This condition can be treated in several ways, depending on the underlying cause and severity of symptoms. Treatments include:

  • Administering artificial tears throughout the day, providing a film of moisture around the eyes that protects them at night.
  • Wearing an eye mask or goggles to protect the eyes from external debris and visual stimulation. These items are uniquely designed to generate moisture for the eyes while you sleep.
  • Using a humidifier, which provides a moisture-rich environment to prevent your eyes from drying out.
  • Wearing eyelid weights to help keep the eyelids closed.
  • In acute cases, surgery may be recommended.

Make sure to consult your Mentor eye doctor before undertaking any of these treatments.

Because nocturnal lagophthalmos sometimes signals an underlying condition, it is especially important to contact Dr. Brian Kane at Family EyeCare Clinic in Mentor for a proper diagnosis and to receive prompt treatment. If nocturnal lagophthalmos is left untreated for an extended period, patients risk seriously damaging their eyes and vision.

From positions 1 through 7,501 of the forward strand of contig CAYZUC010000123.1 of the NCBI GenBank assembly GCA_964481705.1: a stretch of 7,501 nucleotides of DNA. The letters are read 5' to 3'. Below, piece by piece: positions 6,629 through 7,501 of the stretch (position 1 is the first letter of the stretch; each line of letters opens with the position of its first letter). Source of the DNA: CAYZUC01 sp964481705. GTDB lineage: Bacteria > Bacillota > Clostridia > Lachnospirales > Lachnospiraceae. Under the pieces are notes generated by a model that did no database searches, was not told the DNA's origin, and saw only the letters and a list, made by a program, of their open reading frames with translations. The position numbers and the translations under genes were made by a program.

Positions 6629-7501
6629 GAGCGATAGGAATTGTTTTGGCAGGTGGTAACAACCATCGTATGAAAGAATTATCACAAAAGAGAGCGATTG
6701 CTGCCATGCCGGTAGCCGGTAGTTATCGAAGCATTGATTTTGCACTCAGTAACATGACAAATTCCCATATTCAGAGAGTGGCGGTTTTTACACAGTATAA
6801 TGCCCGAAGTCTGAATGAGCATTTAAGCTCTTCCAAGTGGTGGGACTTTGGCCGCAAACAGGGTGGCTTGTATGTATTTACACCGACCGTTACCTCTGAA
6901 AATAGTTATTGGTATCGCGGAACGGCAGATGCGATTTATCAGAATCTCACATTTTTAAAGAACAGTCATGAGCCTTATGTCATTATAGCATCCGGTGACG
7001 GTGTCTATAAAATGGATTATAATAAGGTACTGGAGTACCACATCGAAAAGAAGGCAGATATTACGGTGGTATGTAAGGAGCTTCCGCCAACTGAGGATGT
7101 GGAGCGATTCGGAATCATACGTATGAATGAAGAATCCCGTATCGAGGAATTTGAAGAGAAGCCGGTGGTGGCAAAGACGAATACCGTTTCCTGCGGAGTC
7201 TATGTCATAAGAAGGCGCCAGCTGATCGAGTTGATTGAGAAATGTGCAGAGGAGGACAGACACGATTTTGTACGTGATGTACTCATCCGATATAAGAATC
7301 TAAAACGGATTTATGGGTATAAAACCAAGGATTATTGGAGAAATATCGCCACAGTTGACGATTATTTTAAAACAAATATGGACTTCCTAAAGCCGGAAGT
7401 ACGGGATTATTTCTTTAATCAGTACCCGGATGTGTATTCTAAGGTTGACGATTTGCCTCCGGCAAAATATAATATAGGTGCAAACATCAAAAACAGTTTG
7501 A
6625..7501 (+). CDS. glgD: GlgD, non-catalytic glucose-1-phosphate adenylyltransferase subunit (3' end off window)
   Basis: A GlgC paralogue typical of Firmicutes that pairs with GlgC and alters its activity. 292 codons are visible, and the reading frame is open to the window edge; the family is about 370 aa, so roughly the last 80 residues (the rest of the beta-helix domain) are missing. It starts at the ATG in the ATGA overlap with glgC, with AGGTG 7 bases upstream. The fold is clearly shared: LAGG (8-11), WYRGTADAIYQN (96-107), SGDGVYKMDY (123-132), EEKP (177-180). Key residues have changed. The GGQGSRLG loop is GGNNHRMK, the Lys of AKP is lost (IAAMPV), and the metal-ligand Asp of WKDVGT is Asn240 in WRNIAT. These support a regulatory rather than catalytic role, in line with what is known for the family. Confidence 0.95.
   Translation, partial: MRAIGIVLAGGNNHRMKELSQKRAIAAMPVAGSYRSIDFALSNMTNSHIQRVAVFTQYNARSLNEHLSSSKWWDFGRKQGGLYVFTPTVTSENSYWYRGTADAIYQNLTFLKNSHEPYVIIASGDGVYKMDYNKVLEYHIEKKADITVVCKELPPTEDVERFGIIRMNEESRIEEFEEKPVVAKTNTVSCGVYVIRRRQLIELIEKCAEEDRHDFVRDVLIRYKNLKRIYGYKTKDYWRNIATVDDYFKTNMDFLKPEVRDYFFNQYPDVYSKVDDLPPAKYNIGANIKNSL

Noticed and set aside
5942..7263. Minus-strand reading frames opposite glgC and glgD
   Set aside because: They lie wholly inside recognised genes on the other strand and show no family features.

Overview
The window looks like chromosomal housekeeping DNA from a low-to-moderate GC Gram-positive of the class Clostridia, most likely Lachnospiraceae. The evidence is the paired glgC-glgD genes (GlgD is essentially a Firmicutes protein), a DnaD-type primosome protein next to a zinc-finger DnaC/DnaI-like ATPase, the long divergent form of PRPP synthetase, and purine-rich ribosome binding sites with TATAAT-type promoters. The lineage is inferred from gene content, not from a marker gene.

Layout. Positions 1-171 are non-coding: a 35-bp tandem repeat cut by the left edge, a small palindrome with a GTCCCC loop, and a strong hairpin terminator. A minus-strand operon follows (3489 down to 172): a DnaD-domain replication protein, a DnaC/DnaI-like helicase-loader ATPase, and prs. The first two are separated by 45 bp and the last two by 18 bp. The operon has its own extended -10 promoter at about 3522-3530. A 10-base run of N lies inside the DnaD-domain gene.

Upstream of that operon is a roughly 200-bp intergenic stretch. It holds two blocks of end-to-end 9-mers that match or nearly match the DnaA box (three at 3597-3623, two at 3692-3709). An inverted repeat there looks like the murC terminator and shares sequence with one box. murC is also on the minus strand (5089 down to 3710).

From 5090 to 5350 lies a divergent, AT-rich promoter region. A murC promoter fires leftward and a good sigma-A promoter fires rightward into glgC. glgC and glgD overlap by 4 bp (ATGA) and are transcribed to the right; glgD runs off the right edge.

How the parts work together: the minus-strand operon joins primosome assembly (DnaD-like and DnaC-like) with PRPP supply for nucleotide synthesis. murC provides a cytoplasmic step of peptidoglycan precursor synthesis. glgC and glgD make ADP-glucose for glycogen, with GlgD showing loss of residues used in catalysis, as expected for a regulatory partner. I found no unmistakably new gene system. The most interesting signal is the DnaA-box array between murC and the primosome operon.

At Family EyeCare Clinic, we put your family’s needs first. Talk to us about how we can help you maintain healthy vision. Call us today: 440-946-8809 to find out our eye exam appointment availability. or to request an appointment with one of our Mentor eye doctors.

Best Eye Hygiene Tips

4 Tips to Prevent Eye Infections | Eye Doctor Near You

What Causes Eye Infections?

Viruses are responsible for many infections, such as the flu, the common cold, conjunctivitis (pink eye) and coronavirus. With the coronavirus (COVID-19) pandemic in full-swing, it’s important to be aware of good hygiene practices, especially for the eyes, as they are a portal for infectious diseases. By implementing the practices below, you can significantly reduce the risk of contracting or transmitting a viral infection.

What Is a Virus?

A virus is a submicroscopic infectious agent that reproduces itself by invading a host cell, replicating its DNA inside it. This infected cell then replicates rapidly, spreading millions of new viral cells throughout the body. Once infected, we feel sick and experience the unpleasant side effects of rising temperature, sore limbs and other symptoms as our immune system recognizes the virus as being foreign and vigorously fights against it.

How Does a Virus Travel Between Organisms?

For a virus to cause disease, it must first enter a body, called a target host. A target host can get infected directly, via infected droplets (such as when kissing), or indirectly, when coming into contact with droplets from a cough, sneeze, or tears left on a surface. Infected droplets enter the body through one of the mucous membranes, such as the eyes, nose or mouth.